Efforts to repair and preserve the Winamac Town Park Pavilion continue to be discussed by the Winamac Park Board. The structure, also called the Octagon Building, dates back to the 19th Century and now is in need of some repairs.
Last month, park board members suggested exploring the possibility of covering the building’s exterior with steel. However, that suggestion is now drawing criticism from members of the Pulaski County Historical Society and others, who fear the change would jeopardize its historical value.
During last week’s meeting, Park Board President Courtney Poor noted the budgetary issues with preserving the building. But he said the town would accept the historical society’s help in obtaining a historical designation from the state, in an effort to pave the way for future grant funding. “If that designation could be granted, I know that probably isn’t a a short process. It’s probably a longer process,” he said. “But in the meantime, if we don’t maybe do something, there may not be a building there to declare as a historical building.”
Town manager and park board member Brad Zellers says the biggest concern is water damage. “A lot of the boards on the outside are rotten and some of them are rotten up higher, but the sill plate itself is fine,” he said. “Just getting rid of some of that water is going to make a huge difference.”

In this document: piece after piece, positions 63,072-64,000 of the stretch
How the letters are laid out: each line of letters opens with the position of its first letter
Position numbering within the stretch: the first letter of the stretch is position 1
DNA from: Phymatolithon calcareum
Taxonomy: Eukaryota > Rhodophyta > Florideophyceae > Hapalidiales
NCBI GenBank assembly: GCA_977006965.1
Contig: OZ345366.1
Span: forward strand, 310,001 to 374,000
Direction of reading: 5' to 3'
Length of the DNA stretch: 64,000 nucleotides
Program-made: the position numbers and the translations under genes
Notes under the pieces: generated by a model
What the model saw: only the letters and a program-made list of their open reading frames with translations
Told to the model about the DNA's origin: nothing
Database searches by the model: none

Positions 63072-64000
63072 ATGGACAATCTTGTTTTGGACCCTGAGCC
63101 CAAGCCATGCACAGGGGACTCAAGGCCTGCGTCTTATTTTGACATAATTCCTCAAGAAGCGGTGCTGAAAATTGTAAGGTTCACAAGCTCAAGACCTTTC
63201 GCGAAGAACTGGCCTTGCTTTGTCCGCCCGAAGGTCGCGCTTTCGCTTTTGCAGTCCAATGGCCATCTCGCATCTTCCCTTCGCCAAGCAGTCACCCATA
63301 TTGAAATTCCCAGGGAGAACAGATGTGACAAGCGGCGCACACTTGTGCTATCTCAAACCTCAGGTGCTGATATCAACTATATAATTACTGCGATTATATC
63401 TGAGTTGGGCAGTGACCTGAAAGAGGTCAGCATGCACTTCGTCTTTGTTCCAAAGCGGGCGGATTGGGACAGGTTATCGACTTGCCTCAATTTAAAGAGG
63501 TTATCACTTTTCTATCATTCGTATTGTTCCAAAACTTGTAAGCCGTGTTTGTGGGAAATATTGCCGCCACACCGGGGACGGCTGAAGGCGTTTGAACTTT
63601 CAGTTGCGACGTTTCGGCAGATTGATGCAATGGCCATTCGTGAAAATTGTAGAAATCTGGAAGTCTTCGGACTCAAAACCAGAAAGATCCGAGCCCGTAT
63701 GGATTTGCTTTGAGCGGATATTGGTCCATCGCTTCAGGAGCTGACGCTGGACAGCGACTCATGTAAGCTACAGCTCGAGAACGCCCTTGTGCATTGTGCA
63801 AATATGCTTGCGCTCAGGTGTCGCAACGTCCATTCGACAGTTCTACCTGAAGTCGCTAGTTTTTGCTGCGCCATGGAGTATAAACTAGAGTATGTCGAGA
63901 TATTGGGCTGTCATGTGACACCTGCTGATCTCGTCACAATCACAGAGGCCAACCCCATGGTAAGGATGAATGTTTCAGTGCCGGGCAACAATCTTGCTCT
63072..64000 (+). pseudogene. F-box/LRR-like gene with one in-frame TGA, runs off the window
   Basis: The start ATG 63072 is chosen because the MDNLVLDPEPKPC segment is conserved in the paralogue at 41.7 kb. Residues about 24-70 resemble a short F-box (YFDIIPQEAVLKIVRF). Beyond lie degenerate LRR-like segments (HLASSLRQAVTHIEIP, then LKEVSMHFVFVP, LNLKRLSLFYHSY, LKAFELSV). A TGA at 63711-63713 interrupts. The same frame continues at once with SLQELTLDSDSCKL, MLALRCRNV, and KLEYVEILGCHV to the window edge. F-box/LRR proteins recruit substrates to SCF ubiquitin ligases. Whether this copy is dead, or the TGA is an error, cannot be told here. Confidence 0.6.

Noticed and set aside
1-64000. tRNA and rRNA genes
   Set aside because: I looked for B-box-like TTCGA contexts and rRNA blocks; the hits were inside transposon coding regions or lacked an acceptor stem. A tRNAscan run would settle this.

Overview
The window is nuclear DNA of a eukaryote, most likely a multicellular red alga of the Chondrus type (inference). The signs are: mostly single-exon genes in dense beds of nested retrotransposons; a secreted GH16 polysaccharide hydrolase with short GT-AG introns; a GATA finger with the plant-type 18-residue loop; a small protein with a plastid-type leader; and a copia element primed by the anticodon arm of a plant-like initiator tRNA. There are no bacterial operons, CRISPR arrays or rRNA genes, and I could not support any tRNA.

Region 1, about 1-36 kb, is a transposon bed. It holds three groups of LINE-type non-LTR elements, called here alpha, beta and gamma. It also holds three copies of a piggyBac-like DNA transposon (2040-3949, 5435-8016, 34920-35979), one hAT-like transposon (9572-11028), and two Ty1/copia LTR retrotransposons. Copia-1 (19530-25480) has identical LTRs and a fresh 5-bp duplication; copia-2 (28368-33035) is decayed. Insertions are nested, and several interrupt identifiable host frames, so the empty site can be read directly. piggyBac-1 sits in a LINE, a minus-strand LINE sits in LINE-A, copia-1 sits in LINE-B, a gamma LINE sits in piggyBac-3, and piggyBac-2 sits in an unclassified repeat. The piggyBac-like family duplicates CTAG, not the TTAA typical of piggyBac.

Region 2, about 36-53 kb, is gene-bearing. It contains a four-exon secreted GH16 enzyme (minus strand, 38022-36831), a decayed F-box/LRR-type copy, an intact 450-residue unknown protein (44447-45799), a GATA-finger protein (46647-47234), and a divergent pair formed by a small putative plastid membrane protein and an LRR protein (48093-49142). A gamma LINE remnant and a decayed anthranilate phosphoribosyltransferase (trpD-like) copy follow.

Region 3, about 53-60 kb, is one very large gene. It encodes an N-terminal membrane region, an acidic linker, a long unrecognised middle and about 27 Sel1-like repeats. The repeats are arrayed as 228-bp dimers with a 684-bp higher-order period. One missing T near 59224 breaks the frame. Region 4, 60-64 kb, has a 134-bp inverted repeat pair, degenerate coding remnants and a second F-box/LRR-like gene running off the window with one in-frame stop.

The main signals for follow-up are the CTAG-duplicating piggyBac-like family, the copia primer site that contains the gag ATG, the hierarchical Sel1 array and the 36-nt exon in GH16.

The first step in solving that problem would mean relatively few changes to the structure itself. Instead, board members hope that removing some of the landscaping surrounding the building would fix the issue. However, they’re currently in the process of determining who donated those plants, so that any memorial donations could continue to be recognized.
As far as the building itself, Zellers questioned whether simply replacing the exterior boards in their current layout would actually accomplish the goal of historic preservation. “You know, it’s going to get water in it the way it is,” he said. “You’re up against: you want to make the outside look like it was when it was done, which who knows if that’s even what it was like. There’s only one layer of boards and they’ve got gaps. I can’t believe they would’ve built it like that. The inside – you change to fix what needs fixed on the outside, you lose all those dates and those names and everything that’s carved in there. It’s gone.”
Poor also pointed out that the roof doesn’t appear to be original to the pavilion and questioned whether it would need to be replaced with something more historically accurate, should the structure receive a historical designation. Meanwhile, Park Manager Dave DeLorenzo continues to contact potential contractors about repair costs.